As you likely know, it’s built around an old widower, missing his wife and regretting they never achieved their great dream of moving to the epic Paradise Falls in South America; when he’s faced with being shunted into a rest home, he uses his knowledge of (and obviously access to!) balloons to lift his house from its foundations and soar away from it all. Along with a stowaway (and presumably the cooperation of an inattentive US air force, and a week off for the laws of physics) he makes it down south in no time, to an adventure involving a long-lost explorer, a rare giant bird, and a large pack of talking dogs. This last element generates many of the best laughs, while underlining the film’s rather audacious navigating between high and low concepts.
It’s great to watch, and I’d rather this be the year’s official best film than say Slumdog Millionaire (the success of which rather depressed me), but I wouldn’t be able to maintain my enthusiasm for the artform if I really believed it was that. I admire Up in the same way that I admire the iphone – it’s a triumph of human creativity, but surely more technological than aesthetic…or rather, in both cases, the technological achievement becomes polished to an extent that art as we traditionally think of it starts to look trivial. But in my own dire view of things, this is one of the more benign aspects of the overall degradation that’s made us into the debt-ridden, unsustainable, complacent collective monstrosity we are; the more we advance on some fronts, the less aware we are of what’s eroding on others.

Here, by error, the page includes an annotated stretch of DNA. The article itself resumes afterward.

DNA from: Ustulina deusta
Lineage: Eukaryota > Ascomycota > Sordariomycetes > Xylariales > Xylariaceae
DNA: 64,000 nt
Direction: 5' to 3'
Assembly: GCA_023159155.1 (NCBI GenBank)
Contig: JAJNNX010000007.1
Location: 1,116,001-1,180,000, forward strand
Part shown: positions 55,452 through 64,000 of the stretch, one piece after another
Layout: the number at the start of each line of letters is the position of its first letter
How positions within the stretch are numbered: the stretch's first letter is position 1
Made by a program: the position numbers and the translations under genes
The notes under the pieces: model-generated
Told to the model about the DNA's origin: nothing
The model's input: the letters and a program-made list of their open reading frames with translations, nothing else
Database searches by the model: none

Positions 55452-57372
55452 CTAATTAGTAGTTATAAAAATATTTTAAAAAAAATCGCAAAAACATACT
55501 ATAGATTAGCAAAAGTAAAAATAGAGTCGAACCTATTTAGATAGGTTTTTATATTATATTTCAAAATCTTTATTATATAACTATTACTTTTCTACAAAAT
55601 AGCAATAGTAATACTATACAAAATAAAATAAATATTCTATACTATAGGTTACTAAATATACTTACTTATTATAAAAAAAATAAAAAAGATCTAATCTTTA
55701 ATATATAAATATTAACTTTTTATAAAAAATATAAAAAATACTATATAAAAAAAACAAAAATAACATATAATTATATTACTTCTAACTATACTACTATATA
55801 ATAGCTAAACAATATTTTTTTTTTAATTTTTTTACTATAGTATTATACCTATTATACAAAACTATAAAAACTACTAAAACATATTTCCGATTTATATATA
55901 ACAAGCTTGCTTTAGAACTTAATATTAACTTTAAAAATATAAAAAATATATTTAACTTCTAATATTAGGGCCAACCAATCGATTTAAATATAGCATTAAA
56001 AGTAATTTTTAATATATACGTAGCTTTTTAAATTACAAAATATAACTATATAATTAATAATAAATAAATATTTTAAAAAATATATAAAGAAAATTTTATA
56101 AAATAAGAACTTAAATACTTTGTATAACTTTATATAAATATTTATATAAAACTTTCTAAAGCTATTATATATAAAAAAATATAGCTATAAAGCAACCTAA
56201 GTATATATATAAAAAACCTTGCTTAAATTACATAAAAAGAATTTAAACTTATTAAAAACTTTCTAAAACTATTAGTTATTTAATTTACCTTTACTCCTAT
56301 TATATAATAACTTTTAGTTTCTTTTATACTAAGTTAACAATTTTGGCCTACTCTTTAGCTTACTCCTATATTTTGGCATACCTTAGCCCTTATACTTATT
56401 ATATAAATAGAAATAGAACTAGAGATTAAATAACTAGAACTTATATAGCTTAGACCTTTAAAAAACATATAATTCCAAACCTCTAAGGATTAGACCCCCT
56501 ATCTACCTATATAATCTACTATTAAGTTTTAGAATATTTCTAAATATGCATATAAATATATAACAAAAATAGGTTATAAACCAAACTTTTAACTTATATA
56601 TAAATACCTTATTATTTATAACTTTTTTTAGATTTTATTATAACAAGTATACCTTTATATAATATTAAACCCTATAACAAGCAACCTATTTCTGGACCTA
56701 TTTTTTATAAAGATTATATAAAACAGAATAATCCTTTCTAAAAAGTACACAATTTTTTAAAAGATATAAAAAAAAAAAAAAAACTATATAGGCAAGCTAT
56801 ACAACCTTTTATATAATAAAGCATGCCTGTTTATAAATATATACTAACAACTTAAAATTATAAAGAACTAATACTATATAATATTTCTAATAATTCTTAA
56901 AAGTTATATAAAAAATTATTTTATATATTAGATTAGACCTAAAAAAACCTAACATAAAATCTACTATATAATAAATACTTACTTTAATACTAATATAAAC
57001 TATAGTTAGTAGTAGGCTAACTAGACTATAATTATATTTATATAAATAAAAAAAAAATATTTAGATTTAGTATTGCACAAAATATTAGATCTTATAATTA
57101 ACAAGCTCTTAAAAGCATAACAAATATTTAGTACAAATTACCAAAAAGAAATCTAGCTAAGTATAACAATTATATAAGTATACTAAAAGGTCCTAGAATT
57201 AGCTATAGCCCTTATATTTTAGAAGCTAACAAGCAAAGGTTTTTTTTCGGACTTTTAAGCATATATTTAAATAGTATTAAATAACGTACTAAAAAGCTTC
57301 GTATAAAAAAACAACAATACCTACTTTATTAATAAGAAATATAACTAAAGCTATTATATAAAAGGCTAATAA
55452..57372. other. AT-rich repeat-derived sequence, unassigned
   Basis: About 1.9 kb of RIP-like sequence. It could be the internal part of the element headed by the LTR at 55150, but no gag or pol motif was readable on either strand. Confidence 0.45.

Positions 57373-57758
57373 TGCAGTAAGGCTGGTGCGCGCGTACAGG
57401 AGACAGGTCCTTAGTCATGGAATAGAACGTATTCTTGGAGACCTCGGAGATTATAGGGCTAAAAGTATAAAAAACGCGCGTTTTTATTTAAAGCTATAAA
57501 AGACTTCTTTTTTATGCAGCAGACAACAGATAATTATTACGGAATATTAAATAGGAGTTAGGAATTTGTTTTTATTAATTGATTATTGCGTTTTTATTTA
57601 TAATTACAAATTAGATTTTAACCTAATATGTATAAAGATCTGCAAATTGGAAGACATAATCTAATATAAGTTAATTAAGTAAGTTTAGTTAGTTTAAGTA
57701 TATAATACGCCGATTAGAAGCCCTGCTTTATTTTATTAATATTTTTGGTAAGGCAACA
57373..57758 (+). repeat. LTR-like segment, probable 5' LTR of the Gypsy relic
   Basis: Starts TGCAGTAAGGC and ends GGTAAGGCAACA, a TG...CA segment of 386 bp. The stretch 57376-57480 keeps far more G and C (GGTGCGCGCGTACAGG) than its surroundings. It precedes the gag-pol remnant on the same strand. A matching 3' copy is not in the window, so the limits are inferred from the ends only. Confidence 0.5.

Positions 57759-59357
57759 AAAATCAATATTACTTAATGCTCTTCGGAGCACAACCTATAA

Up is a nice take on how it’s never too late to change and all that kind of thing, but for all its sophistication, it remains a kids’ film, in that kids needn’t take on any responsibility for grappling with the world’s real issues. Adults ought to though.
Another depressing thing about last year’s Oscars, to some, was the surprise foreign film victory of Japan’s Departures, beating The Class and Waltz with Bashir. At the time, hardly anyone outside the tiny pool of Oscar voters had seen, or barely even registered, the movie, but now it’s been released, and generally slammed as mediocre. It’s not an unfair judgment, since the film’s instincts and approaches are utterly conventional. It’s the story of a cellist who loses his Tokyo orchestra gig and retreats back to his childhood town, where he takes a job preparing the dead for burial. In its classic form, this is a highly ritualistic, and again aesthetic pursuit, seeking to capture the person’s inner truth and beauty while rendering them immaculate.
The story is a mere dawdle, shamelessly embracing various clichés and soft choices. But I have to tell you, I was in tears for a good half hour of it. A huge chunk of the film simply involves the protagonist and his aging master practicing their art, as the bereaved family looks on, and it’s classic identification mechanics – as they become wrapped up in the ceremony and get weepy, so do you. And compared to the somewhat meaningless high-concepts I mentioned, there’s something refreshing about the film’s clarity and focus: the devotion to the dead in their final passage isn’t primarily a matter of mysticism or superstition, but a sharpening of the obligations of being left behind. The character is portrayed initially as such a goofball that his inner evolution doesn’t carry the weight it should, but through sheer doggedness maybe, the movie hits its targets. I wish it were better, but it’s still the most mature and meaningful thing I have for you this week.